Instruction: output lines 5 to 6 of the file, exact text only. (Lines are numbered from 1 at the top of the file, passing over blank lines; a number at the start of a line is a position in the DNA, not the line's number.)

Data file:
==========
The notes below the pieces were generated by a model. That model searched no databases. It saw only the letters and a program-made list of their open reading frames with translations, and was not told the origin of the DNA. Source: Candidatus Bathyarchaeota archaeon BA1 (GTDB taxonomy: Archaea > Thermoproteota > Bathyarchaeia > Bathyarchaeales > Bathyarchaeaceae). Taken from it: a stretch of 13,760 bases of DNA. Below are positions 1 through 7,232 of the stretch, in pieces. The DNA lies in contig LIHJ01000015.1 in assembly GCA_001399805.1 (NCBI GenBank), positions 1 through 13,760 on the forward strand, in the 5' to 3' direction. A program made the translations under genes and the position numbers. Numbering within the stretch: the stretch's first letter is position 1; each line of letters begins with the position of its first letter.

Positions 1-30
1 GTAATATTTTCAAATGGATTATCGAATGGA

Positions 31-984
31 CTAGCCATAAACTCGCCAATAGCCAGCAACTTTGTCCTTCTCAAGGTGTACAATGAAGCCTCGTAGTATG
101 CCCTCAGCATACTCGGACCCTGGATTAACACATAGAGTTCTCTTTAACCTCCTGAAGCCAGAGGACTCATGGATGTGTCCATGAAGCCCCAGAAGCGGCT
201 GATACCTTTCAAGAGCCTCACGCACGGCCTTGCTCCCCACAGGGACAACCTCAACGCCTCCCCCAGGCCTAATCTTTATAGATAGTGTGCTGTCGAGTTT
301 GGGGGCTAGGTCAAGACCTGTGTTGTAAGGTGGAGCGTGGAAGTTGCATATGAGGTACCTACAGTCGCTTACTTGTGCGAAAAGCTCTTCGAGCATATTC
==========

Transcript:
31 CTAGCCATAAACTCGCCAATAGCCAGCAACTTTGTCCTTCTCAAGGTGTACAATGAAGCCTCGTAGTATG
101 CCCTCAGCATACTCGGACCCTGGATTAACACATAGAGTTCTCTTTAACCTCCTGAAGCCAGAGGACTCATGGATGTGTCCATGAAGCCCCAGAAGCGGCT